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I am having trouble with findstr command. I am using batch file to execute a proccess that will search all .txt in folder and print out lines that have a string in first 10 characters that is previously defined. So far I have been using this batch:

for /f "delims=" %%I in ('dir/B *.txt') do (
    for /f "delims=" %%J in (%%I) do (
        set "=%%J"
        call echo %%:~0,10%%|findstr "R0621 32411"&&call echo %%_%% >> search.txt
    ) 
)
endlocal    
Somehow this batch however does not print out lines that consists strings like R0621 or 32411. Is this a bug? When I try the typical findstr batch it works and prints out lines just fine. For example this:
findstr "R0621 32411" *.txt >> search.txt
    
.txt files that this batch searches through looks like this:
AA32411   AAA RANDOMTEXTANDNUMBERS 13121313212153
BBR0621   BBB RANDOMTEXTANDNUMBERS 78975487798797
CCY4488   CCC RANDOMTEXTANDNUMBERS 44455577799998
    
I cant use the findstr because it finds string after 10 characters and those lines i dont need (i need only those that have strings i define in first 10 chars per line).

Is there any alternative? I tried to search internet but couldnt find any help anywhere. Also for better understanding you can check my previous thread Batch to find a string of number&letter combination only in first 10 characters (in a txt file) per row and print the whole row

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2 Answers 2

up vote 2 down vote accepted
@echo off
setlocal EnableDelayedExpansion

rem Seek the target strings in all .txt files
(for /F "tokens=1* delims=:" %%a in ('findstr "R0621 32411" *.txt') do (
   rem Check that the target string(s) exists in first 10 characters of found lines
   set "line=%%b"
   rem Get just the first 10 characters
   set "tenChars=!line:~0,10!"
   rem If R0621 was in first 10 characters
   if "!tenChars:R0621=!" neq "!tenChars!" (
      echo !line!
   rem If 32411 was in first 10 characters
   ) else if "!tenChars:32411=!" neq "!tenChars!" (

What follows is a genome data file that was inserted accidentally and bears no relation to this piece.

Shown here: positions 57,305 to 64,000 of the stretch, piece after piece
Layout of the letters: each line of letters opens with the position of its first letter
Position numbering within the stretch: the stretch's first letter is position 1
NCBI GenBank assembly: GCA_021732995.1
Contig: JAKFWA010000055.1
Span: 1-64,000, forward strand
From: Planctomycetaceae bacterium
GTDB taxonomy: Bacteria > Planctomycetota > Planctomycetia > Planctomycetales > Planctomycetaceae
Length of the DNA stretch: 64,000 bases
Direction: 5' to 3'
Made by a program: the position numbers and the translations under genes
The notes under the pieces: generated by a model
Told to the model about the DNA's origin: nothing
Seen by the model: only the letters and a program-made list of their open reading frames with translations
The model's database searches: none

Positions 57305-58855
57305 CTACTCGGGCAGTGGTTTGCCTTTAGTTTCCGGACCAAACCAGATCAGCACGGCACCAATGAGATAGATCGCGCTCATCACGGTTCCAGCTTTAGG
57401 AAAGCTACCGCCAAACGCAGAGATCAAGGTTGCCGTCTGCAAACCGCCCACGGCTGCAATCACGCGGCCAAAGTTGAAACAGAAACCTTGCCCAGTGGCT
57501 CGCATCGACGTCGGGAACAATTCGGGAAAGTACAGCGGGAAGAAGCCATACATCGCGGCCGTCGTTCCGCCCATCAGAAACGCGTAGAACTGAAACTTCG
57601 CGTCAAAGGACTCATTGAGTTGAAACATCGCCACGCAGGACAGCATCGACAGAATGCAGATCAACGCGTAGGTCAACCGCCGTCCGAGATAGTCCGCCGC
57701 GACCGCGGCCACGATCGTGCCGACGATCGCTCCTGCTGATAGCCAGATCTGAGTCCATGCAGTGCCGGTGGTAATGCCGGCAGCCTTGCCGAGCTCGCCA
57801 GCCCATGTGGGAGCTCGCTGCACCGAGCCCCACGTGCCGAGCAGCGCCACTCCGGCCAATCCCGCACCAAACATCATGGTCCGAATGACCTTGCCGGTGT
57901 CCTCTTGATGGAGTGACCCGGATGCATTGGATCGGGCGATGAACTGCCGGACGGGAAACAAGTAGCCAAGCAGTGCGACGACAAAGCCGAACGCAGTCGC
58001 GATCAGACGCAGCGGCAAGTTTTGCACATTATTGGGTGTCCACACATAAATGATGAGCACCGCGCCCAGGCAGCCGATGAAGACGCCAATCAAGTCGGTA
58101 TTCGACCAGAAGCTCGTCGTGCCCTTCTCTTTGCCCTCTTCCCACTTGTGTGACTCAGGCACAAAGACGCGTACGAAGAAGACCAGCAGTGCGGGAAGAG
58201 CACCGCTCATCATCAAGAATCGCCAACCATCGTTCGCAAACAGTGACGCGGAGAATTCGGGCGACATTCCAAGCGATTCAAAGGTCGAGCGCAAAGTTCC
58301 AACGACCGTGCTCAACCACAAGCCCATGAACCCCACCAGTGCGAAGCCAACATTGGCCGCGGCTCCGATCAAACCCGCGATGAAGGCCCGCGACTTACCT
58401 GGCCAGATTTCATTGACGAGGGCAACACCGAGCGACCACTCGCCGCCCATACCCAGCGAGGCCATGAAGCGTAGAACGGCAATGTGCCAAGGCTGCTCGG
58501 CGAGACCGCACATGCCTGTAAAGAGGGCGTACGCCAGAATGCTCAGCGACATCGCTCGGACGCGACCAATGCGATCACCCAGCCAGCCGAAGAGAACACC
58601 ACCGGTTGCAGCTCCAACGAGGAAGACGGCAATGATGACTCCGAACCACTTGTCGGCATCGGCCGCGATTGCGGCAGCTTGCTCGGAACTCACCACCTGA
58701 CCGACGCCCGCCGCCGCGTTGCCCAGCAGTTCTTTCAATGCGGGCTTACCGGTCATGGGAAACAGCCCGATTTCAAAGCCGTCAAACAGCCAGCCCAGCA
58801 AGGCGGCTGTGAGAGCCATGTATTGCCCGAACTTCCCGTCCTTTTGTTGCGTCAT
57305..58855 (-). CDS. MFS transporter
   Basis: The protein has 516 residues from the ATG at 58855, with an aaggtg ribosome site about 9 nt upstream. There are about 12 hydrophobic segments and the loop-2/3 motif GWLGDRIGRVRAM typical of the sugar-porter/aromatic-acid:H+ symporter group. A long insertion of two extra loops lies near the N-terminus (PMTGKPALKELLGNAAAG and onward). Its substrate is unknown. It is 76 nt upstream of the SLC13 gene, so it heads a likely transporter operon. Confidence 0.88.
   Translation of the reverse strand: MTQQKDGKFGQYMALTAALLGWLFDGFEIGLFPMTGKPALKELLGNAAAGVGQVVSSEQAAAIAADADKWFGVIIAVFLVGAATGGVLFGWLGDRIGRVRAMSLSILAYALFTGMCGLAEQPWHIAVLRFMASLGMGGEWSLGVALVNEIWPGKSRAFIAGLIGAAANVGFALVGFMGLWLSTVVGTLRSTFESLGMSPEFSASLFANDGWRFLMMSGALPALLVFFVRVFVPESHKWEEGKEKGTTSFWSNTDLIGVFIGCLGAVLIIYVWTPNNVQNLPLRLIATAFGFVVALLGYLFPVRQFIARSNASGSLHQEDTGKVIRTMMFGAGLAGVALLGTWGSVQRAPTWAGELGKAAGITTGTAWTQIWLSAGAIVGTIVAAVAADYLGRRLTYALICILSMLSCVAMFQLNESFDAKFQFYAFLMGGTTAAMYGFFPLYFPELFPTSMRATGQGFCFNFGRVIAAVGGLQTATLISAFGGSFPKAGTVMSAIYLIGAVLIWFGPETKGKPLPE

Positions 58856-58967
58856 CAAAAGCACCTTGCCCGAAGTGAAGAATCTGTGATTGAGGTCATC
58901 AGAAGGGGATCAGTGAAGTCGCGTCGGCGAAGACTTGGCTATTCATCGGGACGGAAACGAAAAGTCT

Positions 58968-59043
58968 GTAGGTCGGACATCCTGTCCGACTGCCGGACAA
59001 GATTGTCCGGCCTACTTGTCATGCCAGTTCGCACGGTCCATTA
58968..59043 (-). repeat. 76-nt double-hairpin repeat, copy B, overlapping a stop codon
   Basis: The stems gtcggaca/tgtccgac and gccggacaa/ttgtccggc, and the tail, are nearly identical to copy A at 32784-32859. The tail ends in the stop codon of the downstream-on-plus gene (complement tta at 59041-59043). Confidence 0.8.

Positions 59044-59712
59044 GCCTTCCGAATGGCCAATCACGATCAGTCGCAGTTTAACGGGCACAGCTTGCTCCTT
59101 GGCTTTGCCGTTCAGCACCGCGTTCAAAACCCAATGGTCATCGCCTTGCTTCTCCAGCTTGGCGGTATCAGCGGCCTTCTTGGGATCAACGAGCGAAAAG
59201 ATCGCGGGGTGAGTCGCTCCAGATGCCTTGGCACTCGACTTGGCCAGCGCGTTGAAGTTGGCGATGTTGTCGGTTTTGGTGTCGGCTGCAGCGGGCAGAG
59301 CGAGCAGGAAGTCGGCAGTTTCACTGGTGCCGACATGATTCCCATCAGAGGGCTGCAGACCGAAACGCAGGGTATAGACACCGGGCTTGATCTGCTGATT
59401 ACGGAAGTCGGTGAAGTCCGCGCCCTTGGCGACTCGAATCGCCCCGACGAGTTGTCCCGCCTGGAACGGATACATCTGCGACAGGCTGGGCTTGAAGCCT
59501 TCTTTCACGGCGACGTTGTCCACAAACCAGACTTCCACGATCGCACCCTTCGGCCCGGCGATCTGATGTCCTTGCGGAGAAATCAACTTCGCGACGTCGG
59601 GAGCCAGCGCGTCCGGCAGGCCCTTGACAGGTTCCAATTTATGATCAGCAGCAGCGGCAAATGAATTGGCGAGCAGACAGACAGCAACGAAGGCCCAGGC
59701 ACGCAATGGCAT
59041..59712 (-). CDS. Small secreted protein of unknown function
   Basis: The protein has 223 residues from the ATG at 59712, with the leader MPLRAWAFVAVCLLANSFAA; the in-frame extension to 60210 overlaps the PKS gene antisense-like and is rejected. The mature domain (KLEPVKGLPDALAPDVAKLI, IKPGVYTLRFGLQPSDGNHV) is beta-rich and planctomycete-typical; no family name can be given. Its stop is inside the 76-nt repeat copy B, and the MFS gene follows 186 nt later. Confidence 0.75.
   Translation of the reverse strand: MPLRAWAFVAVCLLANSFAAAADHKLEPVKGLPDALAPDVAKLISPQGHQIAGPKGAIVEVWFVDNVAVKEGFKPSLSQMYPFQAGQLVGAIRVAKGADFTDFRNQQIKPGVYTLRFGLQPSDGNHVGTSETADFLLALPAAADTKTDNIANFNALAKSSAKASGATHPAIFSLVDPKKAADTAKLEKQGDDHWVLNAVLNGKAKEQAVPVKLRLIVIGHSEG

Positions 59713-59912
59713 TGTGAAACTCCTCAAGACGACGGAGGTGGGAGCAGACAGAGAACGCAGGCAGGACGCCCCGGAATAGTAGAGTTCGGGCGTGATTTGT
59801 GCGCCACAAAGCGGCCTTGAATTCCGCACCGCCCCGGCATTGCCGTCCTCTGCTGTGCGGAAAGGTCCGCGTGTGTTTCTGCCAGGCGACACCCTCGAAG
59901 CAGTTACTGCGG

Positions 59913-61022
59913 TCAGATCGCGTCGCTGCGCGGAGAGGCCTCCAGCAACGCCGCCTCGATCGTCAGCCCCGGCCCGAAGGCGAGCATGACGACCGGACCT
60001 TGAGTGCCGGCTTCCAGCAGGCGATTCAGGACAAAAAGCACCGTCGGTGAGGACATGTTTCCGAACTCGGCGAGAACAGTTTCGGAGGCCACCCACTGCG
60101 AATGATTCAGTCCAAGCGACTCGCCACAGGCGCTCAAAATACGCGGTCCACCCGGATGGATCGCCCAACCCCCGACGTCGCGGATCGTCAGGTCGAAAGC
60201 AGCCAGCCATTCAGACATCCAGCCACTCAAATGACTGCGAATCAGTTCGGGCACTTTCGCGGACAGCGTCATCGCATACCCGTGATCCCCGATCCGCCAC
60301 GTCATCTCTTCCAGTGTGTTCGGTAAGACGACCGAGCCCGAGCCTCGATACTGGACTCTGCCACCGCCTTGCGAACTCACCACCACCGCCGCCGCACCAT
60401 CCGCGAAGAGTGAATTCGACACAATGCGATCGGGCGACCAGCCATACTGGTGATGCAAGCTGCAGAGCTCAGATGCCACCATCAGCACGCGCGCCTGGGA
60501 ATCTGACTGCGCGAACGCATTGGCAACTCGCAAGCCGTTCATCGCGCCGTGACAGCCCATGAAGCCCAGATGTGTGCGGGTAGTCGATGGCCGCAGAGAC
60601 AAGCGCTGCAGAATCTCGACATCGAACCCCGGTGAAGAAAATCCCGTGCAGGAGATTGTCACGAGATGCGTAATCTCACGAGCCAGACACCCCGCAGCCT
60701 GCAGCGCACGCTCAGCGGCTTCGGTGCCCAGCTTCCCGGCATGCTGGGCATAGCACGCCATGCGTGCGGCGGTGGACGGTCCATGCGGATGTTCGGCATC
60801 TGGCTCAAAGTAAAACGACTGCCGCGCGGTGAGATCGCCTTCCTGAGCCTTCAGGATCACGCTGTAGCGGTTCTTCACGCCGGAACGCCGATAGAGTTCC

echo !line!
   )
)) > search.out

Please note that if the output file have also .txt extension it would be included in the original findstr! You may use a ren search.out search.txt command at end to rename the output file with the right extension, or create the output file with .txt extension in a different directory.

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Thanks! Works great! –  Angie May 23 at 15:46
@echo off
    setlocal enableextensions

    set "tempFile=%temp%\%~nx0.tmp"
    set "outputFile=search.out"

    (for %%a in ( 
        R0621 .R0621 ..R0621 ...R0621 ....R0621 .....R0621
        32411 .32411 ..32411 ...32411 ....32411 .....32411
    ) do @echo %%a) > "%tempFile%"

    type nul > "%outputFile%"
    for %%a in (*.txt) do findstr /r /b /g:"%tempFile%" "%%~a" >> "%outputFile%"

    del /q "%tempFile%" >nul 2>nul

    endlocal

It simply construct a temporary file with the adecuated regular expressions to search for. As the strings should be located in the first 10 characters and they are five character long (all this is hardcoded, but may be adapted), the search string can start at the first, second, ... up to the sixth position from line start (a dot in a regular expressions means that any character can be at that position)

Once the search file has been constructed, a for loop will iterate over the .txt files and for each of them we search with findstr, searching at the begin of line (/b) for a regular expression (/r) that is read from the generated file (/g:)

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Hello, tried it and works also but cant mark 2 responses as answer so I marked Aacini as he posted first. Anyways, this works just fine too! Thanks! :) –  Angie May 23 at 15:47

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